As Dog is My Witness

photoPart 1: Friends

Chapter One

"Does it have to be New Jersey?" Glenn Waterman, tall, flaxen-haired, tan and handsome, damn him, was leaning back in his leather chair, resisting the impulse to put his feet up on his enormous modern desk with the state-of-the-art flat screen computer monitor on it. He had, for the sake of our conversation, removed the telemarketer-style headset from his ear, but he kept glancing at it, like a dog commanded to stay with a piece of red meat just barely out of reach.

"Yes," I said patiently. "It has to be New Jersey. I wrote the script about New Jersey because I know New Jersey. In fact, I think New Jersey pretty much becomes a character in the script. If you move it to, say, Oregon, it’s not going to make sense that people act or talk that way."

Glenn had summoned me to Los Angeles, as far off my normal Jersey turf as you can get without leaving the continent entirely, to discuss the twenty-fifth screenplay I’d written, The Minivan Rolls For Thee, a lighthearted murder mystery that… well, I’ve told that story already. Trust me; it was necessary for the proposed movie to take place in New Jersey.

Waterman’s company, Beverly Hills Films, was not, in fact, headquartered in Beverly Hills, which makes sense if you’ve ever dealt with anyone in the movie business. It was in Santa Monica, in as nondescript an office building as you could find in Southern California. But his office, in a corner with lots of windows, naturally, was impressive, much as Waterman intended it to be.

If he liked the script, Glenn’s company would take out what is in the movie business called an "option," which is something akin to a rental agreement. The production company gets to take the script to studios to beg for money to produce it, and the writer (that’s me) can’t let anyone else do that for the term of the option agreement. In return, the production company (that’s them) would give the writer (that’s me), um, money. That’s the theory.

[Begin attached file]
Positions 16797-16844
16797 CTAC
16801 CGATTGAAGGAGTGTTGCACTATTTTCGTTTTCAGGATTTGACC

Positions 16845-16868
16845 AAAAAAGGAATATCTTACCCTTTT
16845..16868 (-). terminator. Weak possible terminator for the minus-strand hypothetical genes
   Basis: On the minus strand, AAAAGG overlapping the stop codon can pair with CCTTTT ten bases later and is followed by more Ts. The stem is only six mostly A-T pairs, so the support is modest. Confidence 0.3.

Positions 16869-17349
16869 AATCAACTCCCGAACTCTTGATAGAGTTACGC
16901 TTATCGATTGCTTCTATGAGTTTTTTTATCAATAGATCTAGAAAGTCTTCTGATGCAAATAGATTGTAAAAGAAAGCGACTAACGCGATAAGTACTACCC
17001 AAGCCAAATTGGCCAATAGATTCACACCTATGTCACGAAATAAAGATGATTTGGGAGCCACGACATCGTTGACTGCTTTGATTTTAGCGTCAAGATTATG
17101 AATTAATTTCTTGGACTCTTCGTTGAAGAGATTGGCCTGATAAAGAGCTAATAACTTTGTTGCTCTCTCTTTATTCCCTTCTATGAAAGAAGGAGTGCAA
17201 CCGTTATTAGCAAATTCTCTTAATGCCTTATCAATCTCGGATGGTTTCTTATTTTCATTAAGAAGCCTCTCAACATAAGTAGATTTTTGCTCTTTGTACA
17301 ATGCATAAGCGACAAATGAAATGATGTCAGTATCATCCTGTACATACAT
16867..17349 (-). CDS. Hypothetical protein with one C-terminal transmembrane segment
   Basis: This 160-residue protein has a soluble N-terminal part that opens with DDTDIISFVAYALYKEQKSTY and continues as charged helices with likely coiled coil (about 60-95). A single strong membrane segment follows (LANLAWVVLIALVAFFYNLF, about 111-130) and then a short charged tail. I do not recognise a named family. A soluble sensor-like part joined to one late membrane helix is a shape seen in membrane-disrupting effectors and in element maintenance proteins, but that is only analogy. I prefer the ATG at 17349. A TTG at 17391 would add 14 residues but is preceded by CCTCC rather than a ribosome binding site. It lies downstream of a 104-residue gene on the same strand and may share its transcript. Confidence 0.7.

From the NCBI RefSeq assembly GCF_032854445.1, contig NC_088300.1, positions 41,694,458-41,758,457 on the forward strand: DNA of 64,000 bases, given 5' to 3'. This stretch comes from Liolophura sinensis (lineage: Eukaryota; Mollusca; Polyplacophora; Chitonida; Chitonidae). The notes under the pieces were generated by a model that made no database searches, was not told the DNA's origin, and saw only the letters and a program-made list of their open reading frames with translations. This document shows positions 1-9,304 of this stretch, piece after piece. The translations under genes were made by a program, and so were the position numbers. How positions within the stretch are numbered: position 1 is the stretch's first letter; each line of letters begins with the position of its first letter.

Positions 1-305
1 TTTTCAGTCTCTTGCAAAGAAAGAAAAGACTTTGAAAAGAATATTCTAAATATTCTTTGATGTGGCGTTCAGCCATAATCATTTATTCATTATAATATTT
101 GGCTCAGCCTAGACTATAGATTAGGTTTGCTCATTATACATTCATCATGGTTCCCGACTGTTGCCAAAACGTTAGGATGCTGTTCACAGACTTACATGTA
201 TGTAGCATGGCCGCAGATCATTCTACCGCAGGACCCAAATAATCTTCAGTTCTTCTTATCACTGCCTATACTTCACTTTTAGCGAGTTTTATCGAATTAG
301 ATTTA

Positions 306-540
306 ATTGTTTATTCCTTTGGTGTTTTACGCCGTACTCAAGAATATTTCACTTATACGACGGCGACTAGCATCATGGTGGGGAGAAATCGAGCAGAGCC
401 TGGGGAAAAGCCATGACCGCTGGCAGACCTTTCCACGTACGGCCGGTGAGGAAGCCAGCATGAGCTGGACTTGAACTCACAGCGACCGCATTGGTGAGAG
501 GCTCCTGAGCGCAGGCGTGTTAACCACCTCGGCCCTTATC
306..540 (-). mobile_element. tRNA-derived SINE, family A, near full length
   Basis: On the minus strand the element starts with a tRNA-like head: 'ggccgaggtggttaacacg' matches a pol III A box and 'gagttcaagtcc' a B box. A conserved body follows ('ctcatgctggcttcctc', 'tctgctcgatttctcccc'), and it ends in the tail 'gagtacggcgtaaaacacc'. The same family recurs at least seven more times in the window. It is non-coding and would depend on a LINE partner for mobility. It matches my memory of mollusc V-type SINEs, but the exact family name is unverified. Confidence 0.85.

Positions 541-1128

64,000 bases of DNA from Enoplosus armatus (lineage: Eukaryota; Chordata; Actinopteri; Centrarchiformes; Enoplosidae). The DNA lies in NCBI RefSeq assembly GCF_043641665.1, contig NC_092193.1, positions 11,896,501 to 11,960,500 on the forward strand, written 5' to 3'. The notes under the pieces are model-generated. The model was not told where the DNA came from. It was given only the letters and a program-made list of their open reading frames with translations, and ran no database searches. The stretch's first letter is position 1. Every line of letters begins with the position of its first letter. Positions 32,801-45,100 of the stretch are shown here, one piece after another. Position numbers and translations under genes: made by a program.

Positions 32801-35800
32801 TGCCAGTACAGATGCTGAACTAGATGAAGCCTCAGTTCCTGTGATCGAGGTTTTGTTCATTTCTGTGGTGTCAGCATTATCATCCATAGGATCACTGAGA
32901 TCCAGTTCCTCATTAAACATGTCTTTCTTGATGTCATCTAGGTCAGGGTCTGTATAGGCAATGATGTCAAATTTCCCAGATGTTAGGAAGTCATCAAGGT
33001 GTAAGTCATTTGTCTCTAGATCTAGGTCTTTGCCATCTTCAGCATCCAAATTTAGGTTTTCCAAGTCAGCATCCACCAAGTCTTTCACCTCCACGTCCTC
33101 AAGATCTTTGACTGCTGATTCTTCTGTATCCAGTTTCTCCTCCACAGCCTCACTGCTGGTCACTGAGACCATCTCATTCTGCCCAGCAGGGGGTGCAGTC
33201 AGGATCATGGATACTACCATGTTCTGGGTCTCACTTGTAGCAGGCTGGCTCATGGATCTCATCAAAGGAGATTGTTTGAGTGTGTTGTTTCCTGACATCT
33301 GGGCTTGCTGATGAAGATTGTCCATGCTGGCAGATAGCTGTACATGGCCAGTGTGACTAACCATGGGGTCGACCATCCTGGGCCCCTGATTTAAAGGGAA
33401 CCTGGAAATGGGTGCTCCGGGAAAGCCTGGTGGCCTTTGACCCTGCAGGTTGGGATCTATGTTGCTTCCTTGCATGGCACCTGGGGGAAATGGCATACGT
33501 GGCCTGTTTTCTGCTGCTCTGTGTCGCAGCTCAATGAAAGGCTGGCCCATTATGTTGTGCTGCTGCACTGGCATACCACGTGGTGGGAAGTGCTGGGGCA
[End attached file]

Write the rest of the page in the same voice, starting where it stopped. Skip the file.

Since Waterman had paid my airfare from Newark to L.A. and put me up in a hotel nearby, I figured he had some interest in the script. He was now doing what is called "giving notes," which means he was telling me everything that was wrong with the script he had told me, almost a month ago on the phone, was "brilliant." Things change quickly in Hollywood. If you’ve ever been there during an earthquake, you know exactly what I mean.

"I guess," he admitted finally. "Would be cheaper to shoot it in town, though."

"Anybody around here ever heard of the backlot?" I asked.

"They never use the backlot anymore," he said with a sneer. "Movies for Disney Channel use the backlot. Feature films go on location."

"So go on location to New Jersey," I suggested.

"We usually go to… other areas," Glenn said.

"Yeah. Usually to Canada, because everything’s cheaper up there. But I’m willing to bet you can find a part of Alberta that looks like New Jersey."

He brightened. "I’ll bet you’re right."

"It’s movie magic, Glenn," I told him.

As producers go, Waterman wasn’t a bad guy, which is like saying that the shark felt really bad about eating you but hey, he was hungry and you were a mackerel. He didn’t brutalize his assistant in front of me (I can’t vouch for anything that went on outside my presence), always offered a Diet Coke when I got to his office, and only made me sit in the chair in front of his desk—the intimidation one, much lower than the desk, and I didn’t need any help feeling short—when anyone else was involved in the meeting. Otherwise, I could use the couch, which was itself larger than my Midland Heights, New Jersey living room.

"Aaron, on page 64…" Waterman was moving on to another note, and we had been at this for three straight days.

"Is this a big one, Glenn? I have a plane to catch in…" I checked my watch ostentatiously. "An hour and a half." I was lying; it was actually two hours, but I’d heard enough, already. He was into nit-picking, things that wouldn’t make the script better, but would be changed to show the producer’s "creative input." Besides, this was Los Angeles, and driving from the parking lot to the next traffic light could take a half hour.